£ If you need to sell products or services via your website you will require an SSL to encrypt any personal and financial data held or collected by your site. This is essential for any site with any form of payment gateway and involves some technical aspects which will require development. 
££ The next layer will be a payment gateway to allow funds to be transferred. For simpler sites this may be set up via a merchant service such as Paypal or Worldpay at a lower cost. It’s worth noting though that these options will charge commission and could proove more costly for yout business over time.
£££ For larger scale eCommerce sites it usually pays to have your own secure payment system, which is no small task and a small budget won't cut it. 

CMS requirements
Content Management Systems are probably the top culprit of unnecessary spending (see our blog: Do I need a CMS?). There is a certain amount of bespoke development required with even the simplest CMS, so they are not a cheap addition to your website. 
£ For a lot of websites a CMS isn’t necessary. Unless you wish to regularly update your website yourself, it may well be easier and more cost effective to have your developer make any amends themselves as and when required. 
££ If you require a CMS for specific areas or pages of your website, a simple off the shelf solution requiring only a limited amount of development for, say, a blog or press release page, may be sufficient.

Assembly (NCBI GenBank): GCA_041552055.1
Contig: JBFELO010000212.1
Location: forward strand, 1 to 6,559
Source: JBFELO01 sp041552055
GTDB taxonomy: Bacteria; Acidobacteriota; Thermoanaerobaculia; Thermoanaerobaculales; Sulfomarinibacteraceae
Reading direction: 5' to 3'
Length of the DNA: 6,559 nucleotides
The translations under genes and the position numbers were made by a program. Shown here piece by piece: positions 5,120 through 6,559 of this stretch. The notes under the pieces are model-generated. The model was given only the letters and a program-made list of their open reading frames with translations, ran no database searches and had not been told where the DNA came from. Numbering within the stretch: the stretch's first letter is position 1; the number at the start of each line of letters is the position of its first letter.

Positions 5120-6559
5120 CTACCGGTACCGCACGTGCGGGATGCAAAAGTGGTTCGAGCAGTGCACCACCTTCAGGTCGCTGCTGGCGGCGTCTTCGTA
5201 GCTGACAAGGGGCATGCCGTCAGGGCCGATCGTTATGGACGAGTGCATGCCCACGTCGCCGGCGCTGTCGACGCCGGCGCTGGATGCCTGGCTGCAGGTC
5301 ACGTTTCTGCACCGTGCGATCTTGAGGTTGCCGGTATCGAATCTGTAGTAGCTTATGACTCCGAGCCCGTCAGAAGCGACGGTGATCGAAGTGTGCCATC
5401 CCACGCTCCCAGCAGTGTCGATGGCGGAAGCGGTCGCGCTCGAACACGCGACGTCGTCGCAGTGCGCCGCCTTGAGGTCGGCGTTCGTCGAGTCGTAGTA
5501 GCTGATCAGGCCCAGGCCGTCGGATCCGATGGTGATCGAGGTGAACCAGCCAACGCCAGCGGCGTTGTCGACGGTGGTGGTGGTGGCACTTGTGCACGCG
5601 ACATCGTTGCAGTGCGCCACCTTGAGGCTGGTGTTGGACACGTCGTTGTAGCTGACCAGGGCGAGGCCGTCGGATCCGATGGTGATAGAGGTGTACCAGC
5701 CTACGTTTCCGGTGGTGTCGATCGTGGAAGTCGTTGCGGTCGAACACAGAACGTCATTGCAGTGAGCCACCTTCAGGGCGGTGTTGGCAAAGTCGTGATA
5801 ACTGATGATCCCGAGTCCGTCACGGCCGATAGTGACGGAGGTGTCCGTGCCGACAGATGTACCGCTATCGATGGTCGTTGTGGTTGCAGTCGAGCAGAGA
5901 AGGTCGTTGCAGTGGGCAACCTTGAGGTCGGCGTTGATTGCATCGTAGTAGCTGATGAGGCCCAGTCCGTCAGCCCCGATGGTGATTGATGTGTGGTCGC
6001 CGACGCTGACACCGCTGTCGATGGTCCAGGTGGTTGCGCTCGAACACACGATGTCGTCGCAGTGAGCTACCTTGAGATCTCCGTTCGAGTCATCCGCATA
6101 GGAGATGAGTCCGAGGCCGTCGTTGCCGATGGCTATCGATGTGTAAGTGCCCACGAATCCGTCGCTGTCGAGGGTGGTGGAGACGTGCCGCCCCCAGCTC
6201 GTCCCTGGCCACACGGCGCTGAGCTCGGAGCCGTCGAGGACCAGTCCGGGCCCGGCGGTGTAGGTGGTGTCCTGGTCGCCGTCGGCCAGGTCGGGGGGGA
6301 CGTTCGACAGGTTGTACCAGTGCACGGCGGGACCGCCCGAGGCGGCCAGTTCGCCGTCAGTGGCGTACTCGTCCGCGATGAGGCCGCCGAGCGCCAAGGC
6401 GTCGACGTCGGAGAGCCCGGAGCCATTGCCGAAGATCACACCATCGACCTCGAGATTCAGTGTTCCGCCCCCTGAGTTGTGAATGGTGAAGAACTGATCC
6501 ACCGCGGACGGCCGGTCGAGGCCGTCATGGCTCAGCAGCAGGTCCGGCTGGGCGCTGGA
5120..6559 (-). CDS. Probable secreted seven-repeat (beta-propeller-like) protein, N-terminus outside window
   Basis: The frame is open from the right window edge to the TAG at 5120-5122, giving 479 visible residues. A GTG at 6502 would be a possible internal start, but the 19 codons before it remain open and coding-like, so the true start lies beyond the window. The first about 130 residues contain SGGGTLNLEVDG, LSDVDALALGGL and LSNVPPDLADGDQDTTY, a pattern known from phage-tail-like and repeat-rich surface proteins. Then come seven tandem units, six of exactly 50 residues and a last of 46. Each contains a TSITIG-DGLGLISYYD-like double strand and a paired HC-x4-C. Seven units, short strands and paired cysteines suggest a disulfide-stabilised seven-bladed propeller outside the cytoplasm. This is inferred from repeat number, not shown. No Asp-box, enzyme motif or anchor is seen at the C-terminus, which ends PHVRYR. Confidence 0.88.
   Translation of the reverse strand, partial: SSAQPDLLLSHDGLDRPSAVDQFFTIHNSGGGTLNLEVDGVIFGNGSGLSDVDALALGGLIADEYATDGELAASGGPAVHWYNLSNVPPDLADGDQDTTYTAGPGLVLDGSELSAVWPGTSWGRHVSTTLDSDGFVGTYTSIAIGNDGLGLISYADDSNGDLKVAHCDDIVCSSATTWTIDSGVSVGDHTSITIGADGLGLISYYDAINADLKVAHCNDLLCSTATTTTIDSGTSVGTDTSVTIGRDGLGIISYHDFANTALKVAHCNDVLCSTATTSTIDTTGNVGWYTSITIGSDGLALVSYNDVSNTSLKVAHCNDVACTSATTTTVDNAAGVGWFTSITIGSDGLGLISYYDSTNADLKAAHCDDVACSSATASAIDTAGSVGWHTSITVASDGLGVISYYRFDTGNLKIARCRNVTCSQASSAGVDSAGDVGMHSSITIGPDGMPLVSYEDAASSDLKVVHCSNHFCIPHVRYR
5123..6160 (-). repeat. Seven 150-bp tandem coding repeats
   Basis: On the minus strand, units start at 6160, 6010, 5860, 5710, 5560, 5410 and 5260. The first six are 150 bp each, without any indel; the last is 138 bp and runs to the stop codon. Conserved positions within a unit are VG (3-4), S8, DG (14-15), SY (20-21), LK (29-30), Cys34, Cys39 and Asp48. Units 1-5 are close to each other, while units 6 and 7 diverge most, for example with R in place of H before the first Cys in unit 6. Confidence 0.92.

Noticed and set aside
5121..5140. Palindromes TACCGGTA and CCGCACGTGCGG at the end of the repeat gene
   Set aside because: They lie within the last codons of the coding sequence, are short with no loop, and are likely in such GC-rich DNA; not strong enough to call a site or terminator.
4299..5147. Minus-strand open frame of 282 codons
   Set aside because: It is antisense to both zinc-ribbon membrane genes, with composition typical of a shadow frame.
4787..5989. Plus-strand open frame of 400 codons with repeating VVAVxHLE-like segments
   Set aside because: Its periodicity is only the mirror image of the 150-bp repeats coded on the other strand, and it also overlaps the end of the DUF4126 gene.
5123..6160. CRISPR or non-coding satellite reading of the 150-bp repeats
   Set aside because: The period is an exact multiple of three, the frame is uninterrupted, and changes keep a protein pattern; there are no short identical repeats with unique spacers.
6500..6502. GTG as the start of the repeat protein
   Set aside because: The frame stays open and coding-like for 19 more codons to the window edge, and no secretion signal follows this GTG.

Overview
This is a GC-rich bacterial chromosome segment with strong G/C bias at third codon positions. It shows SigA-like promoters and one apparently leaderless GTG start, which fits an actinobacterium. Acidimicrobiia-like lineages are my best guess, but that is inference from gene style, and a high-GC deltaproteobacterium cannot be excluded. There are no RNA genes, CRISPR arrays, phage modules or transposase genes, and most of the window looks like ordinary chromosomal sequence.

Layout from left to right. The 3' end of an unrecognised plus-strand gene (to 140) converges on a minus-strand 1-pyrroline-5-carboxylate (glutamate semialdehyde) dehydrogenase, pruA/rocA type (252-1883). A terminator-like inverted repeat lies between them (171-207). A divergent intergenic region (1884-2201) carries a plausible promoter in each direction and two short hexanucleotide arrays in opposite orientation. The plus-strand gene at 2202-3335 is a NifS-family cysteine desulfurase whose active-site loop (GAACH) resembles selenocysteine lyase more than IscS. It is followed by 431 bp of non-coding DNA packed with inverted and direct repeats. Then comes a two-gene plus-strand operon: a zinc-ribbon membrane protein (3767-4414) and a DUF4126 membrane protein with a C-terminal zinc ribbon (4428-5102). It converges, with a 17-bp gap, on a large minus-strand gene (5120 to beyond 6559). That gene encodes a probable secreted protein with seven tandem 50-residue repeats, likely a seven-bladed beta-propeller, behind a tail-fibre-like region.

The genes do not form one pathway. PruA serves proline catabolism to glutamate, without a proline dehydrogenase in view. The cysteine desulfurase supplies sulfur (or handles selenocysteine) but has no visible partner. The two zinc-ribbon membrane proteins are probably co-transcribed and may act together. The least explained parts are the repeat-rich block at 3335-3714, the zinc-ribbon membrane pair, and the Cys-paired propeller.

£££ If you want control of the content on your website (albeit within the set design templates of your site), you will need a more complex, bespoke CMS. This doesn’t come cheap and could even double the cost of your project, so consider this carefully before you commit. 

SEO
Search Engine Optmisation is an essential part of website development. Your site can be the flashiest, all-singing, all dancing site in your industry, but if your site isn’t optimised, no one will find it, and your money will have been wasted. 
There are various elements involved in SEO, from an initial audit; competitor and keyword research and content optmisation to the more technical aspects such as developing clear intuitive navigation and placing tags and attributes in the code of your site. 
£ - £££ The more time (and money) you spend on SEO, both during the initial build and once the site is live, the better your search ranking is likely to be, so it’s an area worth investing in. 

Hosting & Management requirements
£ All websites need a domain name, or web address, and they all need to be hosted. Your developer is likely to have a fairly nominal set cost for this, depending on the website size. At Rifle we charge from £90 a year. 

Summary
If price is a consideration and you’re looking for the best deal on a new website build, first and foremost, make sure you have a clear brief, which sets out how you want to structure your site. An ever-changing brief will come with ever-increasing costs. Keep your goals in mind and don’t get sidetracked by clever but unnecessary functionality. Allow a realistic timeframe to get the job done properly and build in extra time for hold-ups. And finally, carefully consider each of the elements likely to increase the price; prioritise the areas where you need to spend more, and identify areas where you can save. 

Can we help? To get advice or a no obligation quote for your project  get in touch with the Rifle team.